These facts and observations fully account for the zeal with which all this patch-work addition to the simple Free Masonry of England was prosecuted in France. It surprises us, Britons, who are accustomed to consider the whole as a matter of amusement for young men, who are glad of any pretext for indulging in conviviality. We generally consider a man advanced in life with less respect, if he shows any serious attachment to such things. But in France, the civil and religious restraints on conversation made these secret assemblies very precious; and they were much frequented by men of letters, who there found an opportunity of expressing in safety their dissatisfaction with those restraints, and with that inferiority of rank and condition to which they were subjected, and which appeared to themselves so inadequate to their own talents and merits. The Avocats de Parlement, the unbeneficed Abbes, the young men of no fortune, and the soi-disant philosophers, formed a numerous band, frequented the Lodges, and there discussed every topic of religion and politics. Specimens of this occupation appeared from time to time in Collections of Discourses delivered by the Frere Orateur. I once had in my possession two volumes of these discourses, which I now regret that I left in a Lodge on the continent, when my relish for Free Masonry had forsaken me. One of these is a discourse by Brother Robinet, delivered in the Loge des Chevaliers Bienfaisants de la Sainte Cite at Lyons, at a visitation by the Grand Master the Duc de Chartres, afterwards Orleans and Egalite. In this discourse we have the germ and substance of his noted work, the Systeme de la Nature, ou l’Homme moral et physique. In another discourse, delivered by Brother Condorcet in the Loge des Philalethes at Strasbourg, we have the outlines of his posthumous work, Le Progres de l’Esprit humain; and in another, delivered by Mirabeau in the Loge des Chevaliers Bienfaisants at Paris, we have a great deal of the levelling principles, and cosmopolitism, [**] which he thundered from the tribunes of the National Assembly. But the most remarkable performances of this kind are, the Archives Mystico-Hermetiques, and the Des Erreurs, et de la Verite. The first is considered as an account historical and dogmatical, of the procedure and system of the Loge des Chevaliers Bienfaisants at Lyons. This was the most zealous and systematical of all the cosmopolitical Lodges in France. It worked long under the patronage of its Grand Master the Duc de Chartres, afterwards Orleans, and at last Ph. Egalite. It sent out many affiliated Lodges, which were erected in various parts of the French dominions. The daughter Lodges at Paris, Strasbourg, Lille, Thoulouse, took the additional title of Philalethes. There arose some schisms, as may be expected, in an Association where every man is encouraged to broach and to propagate any the most singular opinion. These schisms were continued with some heat, but were in a great measure repaired in Lodges which took the name of Amis reunis de la Verite. One of this denomination at Paris became very eminent. The mother Lodge at Lyons extended its correspondence into Germany, and other foreign countries, and sent constitutions or systems, by which the Lodges conducted their operations.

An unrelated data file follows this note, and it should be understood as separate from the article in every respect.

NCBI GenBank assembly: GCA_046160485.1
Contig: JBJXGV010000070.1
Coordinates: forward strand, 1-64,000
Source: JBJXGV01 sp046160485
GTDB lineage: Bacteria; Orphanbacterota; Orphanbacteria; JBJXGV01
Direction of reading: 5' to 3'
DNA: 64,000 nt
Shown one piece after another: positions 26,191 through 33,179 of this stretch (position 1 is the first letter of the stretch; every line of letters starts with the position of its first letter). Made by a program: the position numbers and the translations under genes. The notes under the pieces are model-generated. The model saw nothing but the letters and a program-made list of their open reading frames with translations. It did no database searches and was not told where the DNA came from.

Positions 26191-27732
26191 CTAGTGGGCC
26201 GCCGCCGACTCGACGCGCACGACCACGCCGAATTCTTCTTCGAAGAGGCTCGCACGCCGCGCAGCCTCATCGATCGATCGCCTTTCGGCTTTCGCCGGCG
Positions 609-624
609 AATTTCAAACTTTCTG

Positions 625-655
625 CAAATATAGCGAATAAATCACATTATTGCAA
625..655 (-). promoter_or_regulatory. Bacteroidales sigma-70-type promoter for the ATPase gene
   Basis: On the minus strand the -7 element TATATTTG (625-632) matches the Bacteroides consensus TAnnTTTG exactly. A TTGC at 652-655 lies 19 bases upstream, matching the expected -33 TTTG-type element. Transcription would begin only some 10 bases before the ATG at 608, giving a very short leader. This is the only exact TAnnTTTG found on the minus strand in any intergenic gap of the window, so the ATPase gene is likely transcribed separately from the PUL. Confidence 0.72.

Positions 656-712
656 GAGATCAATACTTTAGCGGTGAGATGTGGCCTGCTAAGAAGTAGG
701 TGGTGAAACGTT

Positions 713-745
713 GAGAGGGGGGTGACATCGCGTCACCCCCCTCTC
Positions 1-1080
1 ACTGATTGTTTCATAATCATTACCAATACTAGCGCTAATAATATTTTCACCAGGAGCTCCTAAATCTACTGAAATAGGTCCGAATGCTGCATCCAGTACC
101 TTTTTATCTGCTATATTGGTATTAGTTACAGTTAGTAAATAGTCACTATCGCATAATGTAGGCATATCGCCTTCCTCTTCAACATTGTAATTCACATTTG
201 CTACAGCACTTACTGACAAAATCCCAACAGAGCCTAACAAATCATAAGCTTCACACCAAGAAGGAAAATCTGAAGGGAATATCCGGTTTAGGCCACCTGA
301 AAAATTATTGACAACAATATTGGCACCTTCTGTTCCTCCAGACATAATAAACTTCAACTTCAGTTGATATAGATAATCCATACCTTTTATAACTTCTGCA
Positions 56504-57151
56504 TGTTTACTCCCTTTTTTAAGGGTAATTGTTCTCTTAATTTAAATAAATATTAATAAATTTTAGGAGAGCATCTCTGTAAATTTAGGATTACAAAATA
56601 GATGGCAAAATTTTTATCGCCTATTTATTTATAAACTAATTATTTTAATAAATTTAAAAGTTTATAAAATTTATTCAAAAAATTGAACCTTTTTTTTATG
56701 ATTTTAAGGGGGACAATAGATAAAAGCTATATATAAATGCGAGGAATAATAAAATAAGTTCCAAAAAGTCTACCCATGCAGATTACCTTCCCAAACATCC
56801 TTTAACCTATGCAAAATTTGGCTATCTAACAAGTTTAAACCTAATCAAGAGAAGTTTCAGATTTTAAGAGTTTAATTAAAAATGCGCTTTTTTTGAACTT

I have not been able to trace the steps by which this Lodge acquired such an ascendency; but I see, that in 1769 and 1770, all the refined or philosophical Lodges in Alsace and Lorraine united, and in a convention at Lyons, formally put themselves under the patronage of this Lodge, cultivated a continual correspondence, and considered themselves as professing one Masonic Faith, sufficiently distinguishable from that of other Lodges. What this was we do not very distinctly know. We can only infer it from some historical circumstances. One of its favorite daughters, the Lodge Theodor von der guten Rath, at Munich, became so remarkable for discourses dangerous to church and state, that the Elector of Bavaria, after repeated admonitions during a course of five or six years, was obliged to suppress it in 1786. Another of its suffragan Lodges at Regensburgh became exceedingly obnoxious to the state, and occasioned several commotions and insurrections. Another, at Paris, gradually refined into the Jacobin club–And in the year 1791, the Lodges in Alsace and Lorraine, with those of Spire and Worms, invited Custine into Germany, and delivered Mentz into his hands.
When we reflect on these historical facts, we get some key to the better understanding of the two performances which I mentioned as descriptive of the opinions and occupations of this sect of Free Masons. The Archives Mystico-Hermetiques exhibit a very strange mixture of Mysticism, Theosophy, Cabalistic whim, real Science, Fanaticism, and Freethinking, both in religion and politics. They must not be considered as an account of any settled system, but rather as annals of the proceedings of the Lodge, and abstracts of the strange doctrines which made their successive appearance in the Lodge. But if an intelligent and cautious reader examine them attentively, he will see, that the book is the work of one hand, and that all the wonders and oddities are caricatured, so as to engross the general attention, while they also are twisted a little, so that in one way or another they accord with a general spirit of licentiousness in morals, religion, and politics. Although every thing is expressed decently, and with some caution and moderation, atheism, materialism, and discontent with civil subordination, pervade the whole. It is a work of great art. By keeping the ridicule and the danger of superstition and ignorance continually in view, the mind is captivated by the relief which free enquiry and communication of sentiment seems to secure, and we are put off our guard against the risk of delusion, to which we are exposed when our judgment is warped by our passions.